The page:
Friday, May 30, 2014

Pat L. Nickols Quilt Collection

From the Pat L. Nickols Collection at the Mingei Museum in
San Diego

Hexagon charm quilt

Log Cabin 

Collector Pat L. Nickols donated her collection of 300 quilts and tops to the Mingei Museum of Folk Art. They are showing log cabin quilts in San Diego right now through July 3rd. UPDATE: Pat corrects me and says it is 350 quilts.

The New England Quilt Museum is showing a selection of her charm quilts through July 6, 2014. See Charmed: Every Piece is Different at their website:
In a charm quilt no two pieces are alike. They are usually
pieced of one template pattern, above a 4-sided piece called tumbler.

You can enjoy Pat's collection at home by clicking on the online catalog here:

The Quilters Guild of Dallas funded the digitization.

An unusual charm quilt in a tile pattern, pieces
appliqued to a white background.

Right angle triangles, arranged according to color value.

Thanks to Pat for her generous gift.
And to the Quilters Guild of Dallas.

Tuesday, May 27, 2014

Maple Island and Modernism

BQ4 Quilt from Maple Island Quilts,
kitted up
in Modernism from Moda, 60" x 72"

Creations, a shop in Kerrville, Texas, has kitted the BQ4 pattern in my Modernism collection. It's a great idea.

Modernism from Moda

Maple Island sells several patterns combining line with big areas of color.
Here I've done a digital sketch of their BQ in my Modernism.
This design uses squares instead of rectangles atop the grid.

See Creations webpage here to buy a Modernism kit for BQ4 and backing:


And see the patterns at Maple Island Quilts here:

See more about Modernism here:


Saturday, May 24, 2014

Star + Conventional Applique = A New Look

Large central star quilts changed when applique fashions changed
in the 1840s.

The rather frilly cut-out chintz details became old-fashioned,
replaced by an interest in the bolder Pennsylvania-German style

Red and green applique began to dominate in that decade.

Providing a clue to date...if the applique is conventional applique
rather than cut-out chintz (Broderie Perse)
the quilt probably dates from 1840 or later.

Lucy Shephard Loomis, dated 1852,  Massachusetts
 from With Heart and Hands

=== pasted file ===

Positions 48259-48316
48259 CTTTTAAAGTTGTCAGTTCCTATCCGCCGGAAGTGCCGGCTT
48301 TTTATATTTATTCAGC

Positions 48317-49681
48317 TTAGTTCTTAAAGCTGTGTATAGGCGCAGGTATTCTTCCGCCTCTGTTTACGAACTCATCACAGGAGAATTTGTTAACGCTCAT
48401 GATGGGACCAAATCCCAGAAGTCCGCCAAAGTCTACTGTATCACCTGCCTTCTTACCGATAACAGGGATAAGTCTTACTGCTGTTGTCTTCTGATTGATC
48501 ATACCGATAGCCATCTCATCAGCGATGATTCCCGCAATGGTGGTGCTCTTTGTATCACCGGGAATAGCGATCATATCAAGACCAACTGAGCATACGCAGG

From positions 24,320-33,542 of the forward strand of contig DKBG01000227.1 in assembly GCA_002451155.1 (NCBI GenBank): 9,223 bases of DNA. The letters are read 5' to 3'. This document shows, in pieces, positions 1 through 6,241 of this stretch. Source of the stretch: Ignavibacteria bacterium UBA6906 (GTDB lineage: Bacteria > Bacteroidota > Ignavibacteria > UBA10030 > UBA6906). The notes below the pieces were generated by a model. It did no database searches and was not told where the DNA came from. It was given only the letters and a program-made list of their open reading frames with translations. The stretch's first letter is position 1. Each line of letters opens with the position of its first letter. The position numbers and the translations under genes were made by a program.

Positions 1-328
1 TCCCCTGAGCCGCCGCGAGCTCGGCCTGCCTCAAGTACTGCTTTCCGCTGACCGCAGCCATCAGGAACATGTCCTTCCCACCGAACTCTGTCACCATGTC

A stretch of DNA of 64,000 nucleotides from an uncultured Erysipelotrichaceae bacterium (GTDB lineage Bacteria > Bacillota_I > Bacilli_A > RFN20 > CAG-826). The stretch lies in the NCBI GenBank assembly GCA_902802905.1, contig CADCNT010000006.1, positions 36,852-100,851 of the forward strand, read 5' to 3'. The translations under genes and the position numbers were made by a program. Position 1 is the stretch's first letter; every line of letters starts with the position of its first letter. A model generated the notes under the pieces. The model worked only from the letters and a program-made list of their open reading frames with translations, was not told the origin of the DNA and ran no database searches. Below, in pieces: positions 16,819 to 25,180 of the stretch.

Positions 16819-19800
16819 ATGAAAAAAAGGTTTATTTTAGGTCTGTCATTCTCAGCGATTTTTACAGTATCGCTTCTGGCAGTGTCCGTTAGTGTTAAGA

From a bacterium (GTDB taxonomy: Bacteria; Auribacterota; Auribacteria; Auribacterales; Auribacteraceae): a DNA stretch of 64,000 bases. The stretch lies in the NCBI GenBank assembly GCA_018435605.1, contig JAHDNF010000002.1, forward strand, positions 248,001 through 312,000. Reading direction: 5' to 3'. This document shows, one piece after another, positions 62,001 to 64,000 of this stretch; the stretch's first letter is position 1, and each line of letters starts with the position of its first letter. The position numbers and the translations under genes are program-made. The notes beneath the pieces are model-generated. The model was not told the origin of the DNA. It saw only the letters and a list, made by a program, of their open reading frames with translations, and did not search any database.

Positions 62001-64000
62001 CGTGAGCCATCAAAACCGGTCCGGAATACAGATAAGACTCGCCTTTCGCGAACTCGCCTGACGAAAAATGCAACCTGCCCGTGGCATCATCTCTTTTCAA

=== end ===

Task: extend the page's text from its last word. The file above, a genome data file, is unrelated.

Often the quilt artist chose a conventional block for the empty spaces, here a Whig Rose or Rose of Sharon

A lovely combination of oak leaf and reel in indigo prints from the 
collection of the International Quilt Study Center.

Some Baltimore-ish looking corners and edges.

Carolina Lilies

A nicely balanced piece.

From the Pilgrim-Roy collection on display at the Boston Museum of Fine Arts.

These work so well it's surprising there are not more.

Teddy Pruett is holding a crib quilt
with the star on a different axis.

A silk quilt by Hannah Smith of Brooklyn
in the collection of the Kansas City Museum,
about 1851

The patriotic theme is a subcategory.

Prussian blues and rainbow prints----wow!

Some are more organized than others....
This one is dated 1858-1923
by the Shephard/Temple family

An old black and white picture from the morgue of
the Baltimore Sun

As the 19th century passed we see new trends.

From RickRack Quilts
More color in the background...

From the cover of the California project book
Ho for California....
These intense backgrounds were in favor in southeastern Pennsylvania
from the 1870s into the 20th century.

Mennonite quilt with Princess Feathers corners
From Woodward and Greenstein

The star here is pieced of the new shades of the 20th century, claret red, indigo, gray and black. You don't often see these calicoes combined with applique. As they were coming into fashion, applique was going out.

Except among the various Pennsylvania-German communities.

Wednesday, May 21, 2014

Becky Brown on Fussy Cutting

"Thrifty" from the Austen Family Album by Becky Brown

The BlockBase sketch I gave her of  "Thrifty."

Fussy-cutting Queen

She sees a lot more potential than I do.

I am thrilled that Becky Brown has been making the models for my various blocks of the week and blocks of the month. She is a great stitcher and she really knows how to make the most of the fabrics.